Philip Doyle took a bit of stick for an interview he gave to BBC Northern Ireland last December.
A World Championship silver medallist alongside Ronan Byrne in the double sculls only two months earlier had confirmed the pair’s candidacy for a podium finish at the Olympics but then the Banbridge man said that success in Tokyo wasn’t the “be all and end all”.
It’s a take that even his own coaches struggled with but it’s one that has aged particularly well with the Games put back a year due to a global pandemic and Doyle having returned to work as a doctor in Daisy Hill Hospital in Newry for the foreseeable future.
“I just had people saying to me: ‘Oh, so you don’t want to go to the Olympics, do you?’ A lot of athletes said they actually enjoyed that outlook on it and it took a lot of pressure off them to say: ‘Oh, you don’t need a medal to be successful in what you’re doing’.”
Doyle has never tried to hide the order of his priorities. Medicine comes first and rowing second but that doesn’t mean he can’t give everything possible to achieving his goals in both fields, even in the midst of the worst health crisis the world has seen in a century.
He had been beavering away at the National Rowing Centre in Cork, his medical studies and work experience put to one side so that he could devote himself to the Olympics, but he was back home in Down within a week of the shutdown and donning his scrubs.
His days sound exhausting. His nights, too. Doyle starts a run of red-eye shifts today which will turn his schedule on its head. Sleep will be restricted to four or five snatched hours from late morning to late afternoon. Around it will be two training sessions and his duties in hospital.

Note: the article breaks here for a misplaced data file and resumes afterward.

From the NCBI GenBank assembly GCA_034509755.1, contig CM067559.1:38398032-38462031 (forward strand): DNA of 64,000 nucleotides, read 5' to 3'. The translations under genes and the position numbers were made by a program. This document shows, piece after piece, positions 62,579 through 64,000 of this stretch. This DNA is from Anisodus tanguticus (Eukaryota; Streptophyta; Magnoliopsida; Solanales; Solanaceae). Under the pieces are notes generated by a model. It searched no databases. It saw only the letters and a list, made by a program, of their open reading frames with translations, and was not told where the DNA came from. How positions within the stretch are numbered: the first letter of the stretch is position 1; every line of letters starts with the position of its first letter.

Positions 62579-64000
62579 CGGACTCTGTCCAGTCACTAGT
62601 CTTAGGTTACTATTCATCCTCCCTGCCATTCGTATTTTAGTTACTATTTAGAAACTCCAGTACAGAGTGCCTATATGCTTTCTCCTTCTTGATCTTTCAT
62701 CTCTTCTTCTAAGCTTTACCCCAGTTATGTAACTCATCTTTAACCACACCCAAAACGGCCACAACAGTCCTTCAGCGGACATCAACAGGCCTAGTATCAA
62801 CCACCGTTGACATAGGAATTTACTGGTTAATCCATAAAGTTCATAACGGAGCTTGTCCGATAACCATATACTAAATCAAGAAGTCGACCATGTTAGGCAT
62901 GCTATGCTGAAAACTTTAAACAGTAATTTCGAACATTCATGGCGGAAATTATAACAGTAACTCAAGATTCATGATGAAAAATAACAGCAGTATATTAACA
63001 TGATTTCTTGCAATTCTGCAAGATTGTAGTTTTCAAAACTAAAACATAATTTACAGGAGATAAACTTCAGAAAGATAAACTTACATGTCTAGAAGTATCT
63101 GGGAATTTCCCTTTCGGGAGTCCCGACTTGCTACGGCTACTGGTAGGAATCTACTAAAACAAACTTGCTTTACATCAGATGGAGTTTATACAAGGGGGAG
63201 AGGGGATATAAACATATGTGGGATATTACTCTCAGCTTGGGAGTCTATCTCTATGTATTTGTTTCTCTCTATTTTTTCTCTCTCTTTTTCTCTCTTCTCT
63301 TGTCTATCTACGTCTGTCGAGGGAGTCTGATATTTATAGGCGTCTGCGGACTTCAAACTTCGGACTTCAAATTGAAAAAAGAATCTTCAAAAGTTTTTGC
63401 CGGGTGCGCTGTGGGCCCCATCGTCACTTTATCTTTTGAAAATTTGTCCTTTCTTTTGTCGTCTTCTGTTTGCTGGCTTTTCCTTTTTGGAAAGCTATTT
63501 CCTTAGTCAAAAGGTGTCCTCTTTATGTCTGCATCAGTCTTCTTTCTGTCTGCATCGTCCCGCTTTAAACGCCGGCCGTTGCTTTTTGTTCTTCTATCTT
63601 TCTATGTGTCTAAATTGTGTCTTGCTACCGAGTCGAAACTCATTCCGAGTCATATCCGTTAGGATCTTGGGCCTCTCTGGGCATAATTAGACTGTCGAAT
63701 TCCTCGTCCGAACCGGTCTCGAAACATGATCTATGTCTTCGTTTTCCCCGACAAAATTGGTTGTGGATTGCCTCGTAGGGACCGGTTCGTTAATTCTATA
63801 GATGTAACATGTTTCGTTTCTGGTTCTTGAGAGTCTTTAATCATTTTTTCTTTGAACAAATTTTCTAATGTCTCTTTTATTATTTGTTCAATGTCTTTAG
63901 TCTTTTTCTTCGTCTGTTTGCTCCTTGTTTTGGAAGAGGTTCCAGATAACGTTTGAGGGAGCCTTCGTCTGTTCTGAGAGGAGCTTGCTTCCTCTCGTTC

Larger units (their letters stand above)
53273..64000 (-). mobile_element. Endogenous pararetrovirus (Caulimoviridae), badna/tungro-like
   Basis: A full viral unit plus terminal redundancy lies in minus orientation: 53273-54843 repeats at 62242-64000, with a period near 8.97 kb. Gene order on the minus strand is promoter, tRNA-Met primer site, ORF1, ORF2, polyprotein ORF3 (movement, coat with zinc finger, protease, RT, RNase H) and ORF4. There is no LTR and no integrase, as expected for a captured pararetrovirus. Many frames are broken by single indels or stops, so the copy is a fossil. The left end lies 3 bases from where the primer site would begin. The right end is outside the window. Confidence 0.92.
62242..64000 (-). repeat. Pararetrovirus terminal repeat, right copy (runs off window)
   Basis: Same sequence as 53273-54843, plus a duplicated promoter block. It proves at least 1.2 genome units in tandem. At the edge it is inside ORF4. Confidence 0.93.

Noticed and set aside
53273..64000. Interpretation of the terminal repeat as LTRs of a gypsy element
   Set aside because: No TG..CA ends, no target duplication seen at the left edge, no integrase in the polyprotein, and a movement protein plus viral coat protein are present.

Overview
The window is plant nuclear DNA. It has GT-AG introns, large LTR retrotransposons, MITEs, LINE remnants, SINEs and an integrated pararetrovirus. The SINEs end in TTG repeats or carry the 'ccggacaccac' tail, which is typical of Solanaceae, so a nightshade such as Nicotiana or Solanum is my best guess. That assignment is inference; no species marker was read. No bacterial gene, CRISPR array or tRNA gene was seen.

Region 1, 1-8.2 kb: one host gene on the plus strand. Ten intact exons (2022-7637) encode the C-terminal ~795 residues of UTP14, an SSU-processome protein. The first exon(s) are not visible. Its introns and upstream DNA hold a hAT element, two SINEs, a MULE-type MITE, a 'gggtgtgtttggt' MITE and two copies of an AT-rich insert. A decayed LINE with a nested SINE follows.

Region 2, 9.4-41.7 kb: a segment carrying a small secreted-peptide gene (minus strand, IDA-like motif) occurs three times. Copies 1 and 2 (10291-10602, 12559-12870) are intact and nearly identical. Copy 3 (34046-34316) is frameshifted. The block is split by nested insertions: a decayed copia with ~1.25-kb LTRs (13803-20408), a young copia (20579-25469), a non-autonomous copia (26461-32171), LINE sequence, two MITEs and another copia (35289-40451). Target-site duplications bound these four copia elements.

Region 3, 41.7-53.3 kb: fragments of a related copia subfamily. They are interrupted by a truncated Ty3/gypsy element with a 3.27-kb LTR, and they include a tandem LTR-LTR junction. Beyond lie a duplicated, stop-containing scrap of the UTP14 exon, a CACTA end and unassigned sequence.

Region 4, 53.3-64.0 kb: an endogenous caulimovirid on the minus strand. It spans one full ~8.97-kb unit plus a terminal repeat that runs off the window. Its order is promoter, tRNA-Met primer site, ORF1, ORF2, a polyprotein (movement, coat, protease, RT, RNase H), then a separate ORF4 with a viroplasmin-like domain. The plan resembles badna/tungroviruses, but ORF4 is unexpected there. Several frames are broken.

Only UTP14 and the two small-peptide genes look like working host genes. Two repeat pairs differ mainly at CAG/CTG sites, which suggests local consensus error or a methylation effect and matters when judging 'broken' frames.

It’s a punishing regime exacerbated by the protocols brought on by Covid-19.
Extra time has to be allowed to don the scrubs and PPE equipment which stay on until its time to clock off. A utility room in the garage back home has become a type of sterilisation space where he can change again and wash in order to safeguard his family from infection.
Dehydration is a particular problem on the wards and accessing food isn’t always easy. It’s hardly surprising then that training can be a stretch sometimes, although he reckons he has been able to complete 80-90% of the work set for him by his coaches despite everything.
“There’s days when things happen in work and you just can’t [train]. Last week, I had a horrific week. We had the police called to the ward a few times. We had [patient] arrest calls, three, four in the day. I got back after a 13-hour shift and I was supposed to do a pretty hard session.
“I did three kilometres on rowing machine, put the handles down and did a bit of stretching and a few weights, came inside and sat down and watched a movie for a while with my mum. It was just one of those days where I had to listen to my body and hit it harder the next day.”
He didn’t have to do this.
He could have bunkered down in Cork, continued on with his rowing. He knows plenty of medical workers, friends, who have contracted Covid-19 and returned to work but his only doubt when coming back was not the potential dangers but the fact he hadn’t practised medicine in some time.
“It’s like your marital vows,” he reasoned. “In sickness and in health. This is the sickness part of the healthcare system. This is when you have to step up and do your bit.”